I keep killing my pets. Well, I’m not exactly sure I’m the one killing them, and can you really call fish pets? Maybe I should back up a bit.
Shortly after Ellen and I were married I got into aquariums, or to be more specific, the fish you put into aquariums. We had a number of aquariums throughout our house. But then we began to collect children and dogs, both of which I found difficult to fit into aquariums, so one by one we sold our fish tanks at garage sales.
A couple years ago my son-in-law, François, got an aquarium. Not just any aquarium, one of those huge ones that your kids could swim laps in if they wanted. Every time I go over to their house I must admit I’m a little jealous.
A couple weeks ago I got it in my head to get myself a small tank and a single fish that I might put in my office and stare at throughout my day. I purchased one of those small, one gallon fish tanks, and a single gold and silver goldfish that my granddaughter Sara was given the task of naming. She chose, Silverbrush. Three days later Silverbrush was dead. Don’t say anything to Sarah, I haven’t told her yet.
Well you know what you do with dead goldfish, but I thought I would hold off on flushing and wait until Ellen got home from work to see if I could make her scream. I chose to do the right thing.
Last night Ellen and I went out to dinner and afterwards visited Petco to get a new fish. We walked through the store and back into their “aquatics” department. Back in the old days they used to call it the “fish” department, but apparently public opinion decided that was insensitive, so now they call it “aquatics.”
I decided to try something different, and instead of a goldfish, bought a Betta. You’ve heard of Bettas? Bettas are those beautiful fish kept in bowls that will hold about one cup of water and always look like they’re dead.
I was assured by the Betta-expert on duty that Bettas just love to sleep and they make beautiful pets. Ellen helped me choose a blue male (You can tell they are males because they have a short little…well doesn’t matter.) and off we went to introduce my new “pet” to its new home.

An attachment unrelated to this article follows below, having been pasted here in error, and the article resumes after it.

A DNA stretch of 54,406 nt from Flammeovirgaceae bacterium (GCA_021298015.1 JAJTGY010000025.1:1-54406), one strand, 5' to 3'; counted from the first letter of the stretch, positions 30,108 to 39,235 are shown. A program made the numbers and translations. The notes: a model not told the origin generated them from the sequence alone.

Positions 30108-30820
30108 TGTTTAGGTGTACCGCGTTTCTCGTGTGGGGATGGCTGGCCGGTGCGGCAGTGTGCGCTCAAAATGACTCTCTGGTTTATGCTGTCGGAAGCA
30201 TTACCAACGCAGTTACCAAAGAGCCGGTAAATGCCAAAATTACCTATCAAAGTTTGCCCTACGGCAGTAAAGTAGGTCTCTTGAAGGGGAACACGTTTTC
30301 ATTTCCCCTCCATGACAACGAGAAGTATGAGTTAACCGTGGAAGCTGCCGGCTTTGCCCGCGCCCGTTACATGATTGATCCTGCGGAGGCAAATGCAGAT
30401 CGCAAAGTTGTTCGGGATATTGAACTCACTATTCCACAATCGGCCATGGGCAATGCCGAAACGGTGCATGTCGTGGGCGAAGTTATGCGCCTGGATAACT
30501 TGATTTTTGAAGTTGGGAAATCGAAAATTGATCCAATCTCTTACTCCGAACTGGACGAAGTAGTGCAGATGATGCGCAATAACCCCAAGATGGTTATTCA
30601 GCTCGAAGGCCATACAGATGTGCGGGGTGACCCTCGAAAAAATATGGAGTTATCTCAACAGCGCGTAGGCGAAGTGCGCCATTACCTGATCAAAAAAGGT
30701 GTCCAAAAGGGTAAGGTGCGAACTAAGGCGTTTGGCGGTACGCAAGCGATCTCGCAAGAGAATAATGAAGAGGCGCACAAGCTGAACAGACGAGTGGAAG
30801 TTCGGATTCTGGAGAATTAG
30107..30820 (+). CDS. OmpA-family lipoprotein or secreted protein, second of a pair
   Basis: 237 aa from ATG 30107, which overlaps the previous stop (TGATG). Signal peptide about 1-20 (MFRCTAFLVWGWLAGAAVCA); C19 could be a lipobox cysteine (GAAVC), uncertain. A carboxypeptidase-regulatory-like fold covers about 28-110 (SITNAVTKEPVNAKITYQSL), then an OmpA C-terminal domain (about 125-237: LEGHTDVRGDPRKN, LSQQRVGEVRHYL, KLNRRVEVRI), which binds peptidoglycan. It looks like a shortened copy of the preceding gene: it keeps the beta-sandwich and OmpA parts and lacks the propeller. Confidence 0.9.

Now all you fish-snobs out there can calm down, yes, I changed out the water, in fact, instead of using tap-water, I replaced it with bottled water.
The next morning my Betta (I never got around to naming him) was asleep, just like the lady told me at Petco. Only this time, it was the sleep one that never wakes from. That’s right, I killed not one, but two fish in a weeks time.
But I’m not ready to give up yet. The “expert” in the “aquatics” department told me if this happens again to bring in a water sample and they will be able to determine if something poisonous (at least poisonous to fish) is in my water. I told Ellen this morning that if she finds me belly-up, by all means… don’t drink any more of the water!
But I don’t get it, why are my fish dying? I drink this water every day, it smells right, looks right, but something’s wrong and fish are dying. Hopefully testing the water will solve this mystery. I have this image in my mind of returning to Petco only to find all of their fish, in all of their tanks, huddled together and screaming, “No, no, stay away! Don’t let him take us!”
Now I bet at this point you’re expecting some great moral to this story or an application that you can use in your life or church. Sorry, I can’t give you one. I just needed to clear my conscience. But if you had to come up with a moral or application, what would it be?